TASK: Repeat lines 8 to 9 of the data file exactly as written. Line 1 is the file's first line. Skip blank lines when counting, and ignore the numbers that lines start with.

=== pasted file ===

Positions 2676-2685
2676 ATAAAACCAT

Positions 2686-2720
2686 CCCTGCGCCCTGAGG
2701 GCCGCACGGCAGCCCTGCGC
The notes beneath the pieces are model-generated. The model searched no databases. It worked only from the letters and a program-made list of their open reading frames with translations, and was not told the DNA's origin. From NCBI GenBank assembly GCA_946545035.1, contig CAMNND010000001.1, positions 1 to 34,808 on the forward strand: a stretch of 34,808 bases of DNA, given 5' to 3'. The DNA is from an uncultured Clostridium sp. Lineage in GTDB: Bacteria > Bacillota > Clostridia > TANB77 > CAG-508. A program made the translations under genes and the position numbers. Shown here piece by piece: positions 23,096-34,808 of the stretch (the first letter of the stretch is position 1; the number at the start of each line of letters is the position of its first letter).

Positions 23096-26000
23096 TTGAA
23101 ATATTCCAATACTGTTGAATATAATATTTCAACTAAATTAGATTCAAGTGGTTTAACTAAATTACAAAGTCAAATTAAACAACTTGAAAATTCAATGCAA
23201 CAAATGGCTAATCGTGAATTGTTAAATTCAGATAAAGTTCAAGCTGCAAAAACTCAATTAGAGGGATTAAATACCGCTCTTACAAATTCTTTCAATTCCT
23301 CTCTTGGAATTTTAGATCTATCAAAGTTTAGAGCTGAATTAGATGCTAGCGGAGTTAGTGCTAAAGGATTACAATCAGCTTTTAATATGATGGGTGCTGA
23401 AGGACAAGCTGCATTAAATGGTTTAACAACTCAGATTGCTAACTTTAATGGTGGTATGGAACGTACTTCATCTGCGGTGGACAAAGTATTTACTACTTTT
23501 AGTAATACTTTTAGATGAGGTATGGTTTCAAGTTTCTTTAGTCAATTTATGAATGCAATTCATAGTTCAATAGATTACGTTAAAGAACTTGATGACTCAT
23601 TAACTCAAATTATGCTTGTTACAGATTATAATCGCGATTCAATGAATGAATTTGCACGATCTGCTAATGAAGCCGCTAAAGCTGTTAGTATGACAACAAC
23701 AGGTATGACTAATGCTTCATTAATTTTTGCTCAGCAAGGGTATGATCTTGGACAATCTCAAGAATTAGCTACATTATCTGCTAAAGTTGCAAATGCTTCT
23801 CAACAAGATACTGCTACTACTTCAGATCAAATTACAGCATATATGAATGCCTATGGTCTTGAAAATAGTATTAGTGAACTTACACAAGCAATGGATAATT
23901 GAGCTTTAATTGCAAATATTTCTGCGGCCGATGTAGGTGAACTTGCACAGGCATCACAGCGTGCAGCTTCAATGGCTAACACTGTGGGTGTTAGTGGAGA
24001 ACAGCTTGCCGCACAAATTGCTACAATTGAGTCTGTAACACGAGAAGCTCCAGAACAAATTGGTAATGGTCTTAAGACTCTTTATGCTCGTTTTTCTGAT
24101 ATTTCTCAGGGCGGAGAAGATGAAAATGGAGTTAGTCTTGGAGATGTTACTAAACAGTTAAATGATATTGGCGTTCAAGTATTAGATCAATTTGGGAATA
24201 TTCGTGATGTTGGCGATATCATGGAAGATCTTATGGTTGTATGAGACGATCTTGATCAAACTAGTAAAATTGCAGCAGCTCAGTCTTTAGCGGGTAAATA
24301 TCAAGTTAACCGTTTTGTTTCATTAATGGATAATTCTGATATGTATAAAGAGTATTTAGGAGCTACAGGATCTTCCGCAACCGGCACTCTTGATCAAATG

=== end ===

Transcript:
23096 TTGAA
23101 ATATTCCAATACTGTTGAATATAATATTTCAACTAAATTAGATTCAAGTGGTTTAACTAAATTACAAAGTCAAATTAAACAACTTGAAAATTCAATGCAA